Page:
Our family has visited a few libraries through the years. We have scoped out our favorites, and with gargantuan book check out lists and our sometimes unfortunate home tracking system, we pay our overdue fines without regret at those establishments. (We’re already overflowing our bookshelves, so borrowing a good read for a bit makes great sense.)
We’ve also been in non-family friendly libraries. The ones where the children’s librarians glare at those bodies under 5 feet who don’t speak in a “library whisper”. Even as I hear more than I want to know about their personal lives while they chat away at the desk, and my kids are searching fruitlessly for a decent book about Henry the Fifth. There’s that “teacher talk” too. (That tends to raise my hackles, even if our kids can’t quite figure out why they’re having an uncomfortable conversation with the librarian.)
I don’t necessarily call those non-homeschooling friendly libraries, but they’re definitely unfriendly libraries.
Arkansas’ Weekly Vista had an article about one particular library board meeting, where a board member had concerns about the library family friendliness. The focus was on homeschoolers’ perceptions:
Families who homeschool their children don’t have a favorable impression of the library, a member of the Bella Vista Library Board reported on June 9.
“Their perception, whether it’s true or false, is the library is not a family friendly library,” board member Kate O’- Mara said.
One big problem for these families is the library only has four books that provide information about how parents can educate their children at home instead of sending them to public or private schools, she said.
Books on how parents should home educate are useful enough in basic guides, but they’re limiting for an individual family. Maybe the unfriendliness perception was because of the library’s attitude towards homeschoolers? The lack of homeschooling acknowledgment in stocking only 4 books with “homeschool” in the title? I don’t know, but personally, I recommend a lot of public school related books like John Gatto’s The Underground History of American Education.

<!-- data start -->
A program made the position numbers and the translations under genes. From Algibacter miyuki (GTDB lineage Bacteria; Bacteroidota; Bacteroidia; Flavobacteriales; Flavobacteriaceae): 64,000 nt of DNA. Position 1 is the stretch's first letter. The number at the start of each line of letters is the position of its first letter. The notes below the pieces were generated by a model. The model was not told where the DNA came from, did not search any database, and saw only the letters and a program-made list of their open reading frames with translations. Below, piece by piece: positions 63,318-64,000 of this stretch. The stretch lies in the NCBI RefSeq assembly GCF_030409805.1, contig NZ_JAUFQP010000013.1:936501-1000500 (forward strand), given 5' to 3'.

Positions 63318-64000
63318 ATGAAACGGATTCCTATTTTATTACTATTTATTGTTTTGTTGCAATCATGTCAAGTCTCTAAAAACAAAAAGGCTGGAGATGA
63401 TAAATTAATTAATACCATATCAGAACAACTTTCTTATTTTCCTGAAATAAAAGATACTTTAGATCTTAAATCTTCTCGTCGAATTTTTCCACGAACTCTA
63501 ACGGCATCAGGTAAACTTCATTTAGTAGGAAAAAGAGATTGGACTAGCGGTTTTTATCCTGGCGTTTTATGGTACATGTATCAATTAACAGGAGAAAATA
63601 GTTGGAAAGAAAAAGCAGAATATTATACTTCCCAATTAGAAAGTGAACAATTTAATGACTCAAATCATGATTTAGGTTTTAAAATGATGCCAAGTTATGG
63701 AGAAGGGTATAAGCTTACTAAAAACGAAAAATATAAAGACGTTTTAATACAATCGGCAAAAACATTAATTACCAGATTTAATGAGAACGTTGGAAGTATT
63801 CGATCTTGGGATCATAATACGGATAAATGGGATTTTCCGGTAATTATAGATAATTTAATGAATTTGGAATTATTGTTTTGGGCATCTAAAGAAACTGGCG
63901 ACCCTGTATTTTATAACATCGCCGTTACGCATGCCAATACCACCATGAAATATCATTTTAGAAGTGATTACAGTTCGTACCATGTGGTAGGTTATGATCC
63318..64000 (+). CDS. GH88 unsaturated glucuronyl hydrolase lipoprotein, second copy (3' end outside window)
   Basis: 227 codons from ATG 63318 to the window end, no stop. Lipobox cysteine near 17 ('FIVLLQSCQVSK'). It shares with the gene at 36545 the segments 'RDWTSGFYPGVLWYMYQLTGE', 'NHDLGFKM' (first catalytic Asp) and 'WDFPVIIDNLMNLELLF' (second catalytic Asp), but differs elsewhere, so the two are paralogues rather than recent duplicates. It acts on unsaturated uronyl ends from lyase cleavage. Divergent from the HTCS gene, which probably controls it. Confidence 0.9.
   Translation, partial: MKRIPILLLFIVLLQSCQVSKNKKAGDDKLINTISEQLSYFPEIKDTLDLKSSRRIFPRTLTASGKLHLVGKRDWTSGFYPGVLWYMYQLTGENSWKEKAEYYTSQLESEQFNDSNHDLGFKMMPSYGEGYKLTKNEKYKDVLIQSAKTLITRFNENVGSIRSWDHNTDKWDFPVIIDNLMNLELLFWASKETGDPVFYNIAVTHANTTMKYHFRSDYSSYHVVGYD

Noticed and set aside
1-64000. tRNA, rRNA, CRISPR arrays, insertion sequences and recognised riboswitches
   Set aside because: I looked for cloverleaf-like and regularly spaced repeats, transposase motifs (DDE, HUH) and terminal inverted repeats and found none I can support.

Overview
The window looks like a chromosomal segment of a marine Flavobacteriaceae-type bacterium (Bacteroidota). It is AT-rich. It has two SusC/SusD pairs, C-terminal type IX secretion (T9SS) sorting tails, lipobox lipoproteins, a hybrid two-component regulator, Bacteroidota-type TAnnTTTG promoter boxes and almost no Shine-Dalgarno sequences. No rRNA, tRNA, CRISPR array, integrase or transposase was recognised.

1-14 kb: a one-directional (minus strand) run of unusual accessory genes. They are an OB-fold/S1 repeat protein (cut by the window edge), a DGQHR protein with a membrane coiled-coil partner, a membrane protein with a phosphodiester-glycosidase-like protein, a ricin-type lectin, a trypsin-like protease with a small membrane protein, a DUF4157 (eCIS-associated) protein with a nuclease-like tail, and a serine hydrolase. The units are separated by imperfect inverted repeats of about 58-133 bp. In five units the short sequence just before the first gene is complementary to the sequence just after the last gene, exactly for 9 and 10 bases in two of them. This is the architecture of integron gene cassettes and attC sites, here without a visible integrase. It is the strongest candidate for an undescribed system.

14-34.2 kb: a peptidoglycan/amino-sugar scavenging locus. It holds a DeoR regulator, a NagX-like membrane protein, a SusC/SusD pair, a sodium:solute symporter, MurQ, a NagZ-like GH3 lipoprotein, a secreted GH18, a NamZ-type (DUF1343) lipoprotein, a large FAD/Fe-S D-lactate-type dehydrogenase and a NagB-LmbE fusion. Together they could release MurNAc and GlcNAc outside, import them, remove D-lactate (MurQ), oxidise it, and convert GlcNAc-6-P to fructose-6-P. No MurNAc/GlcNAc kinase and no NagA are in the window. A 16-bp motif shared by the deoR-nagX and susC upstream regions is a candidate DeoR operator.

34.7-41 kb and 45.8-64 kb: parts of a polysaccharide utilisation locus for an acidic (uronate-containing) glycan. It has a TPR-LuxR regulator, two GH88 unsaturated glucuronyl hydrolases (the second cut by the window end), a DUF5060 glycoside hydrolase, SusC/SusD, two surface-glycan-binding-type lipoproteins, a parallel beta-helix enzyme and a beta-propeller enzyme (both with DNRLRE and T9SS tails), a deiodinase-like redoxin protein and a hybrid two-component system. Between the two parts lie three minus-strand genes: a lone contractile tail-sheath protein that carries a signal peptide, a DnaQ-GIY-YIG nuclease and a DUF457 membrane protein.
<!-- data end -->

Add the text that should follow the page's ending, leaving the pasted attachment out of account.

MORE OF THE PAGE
I’ve also been a new homeschooler looking for that “Homeschool….” help guide. Now, I love to see rows and rows of non-fiction books for homeschooling research, as well as comfy places for parents to land with their kids to enjoy lovely picture books and easy readers. I know I’m in library heaven when I find libraries like that.
So maybe the library director had it right noting the increased amount of non-fiction books.
Also, Farner reminded the board members, in November 2007, the library added 114 non-fiction books for children and 684 easy readers purchased with a grant from the Carl and Alleen McKinney Charitable Trust.
Hard to say if and what the problem is with this particular library, but homeschoolers (and other families) can spot and do avoid a non-friendly library. They’ll go to that next library down for the family friendly library where they spend lots of time (and in our case, lots of library fines). It’s well worth librarians’ time and efforts to create family friendly libraries.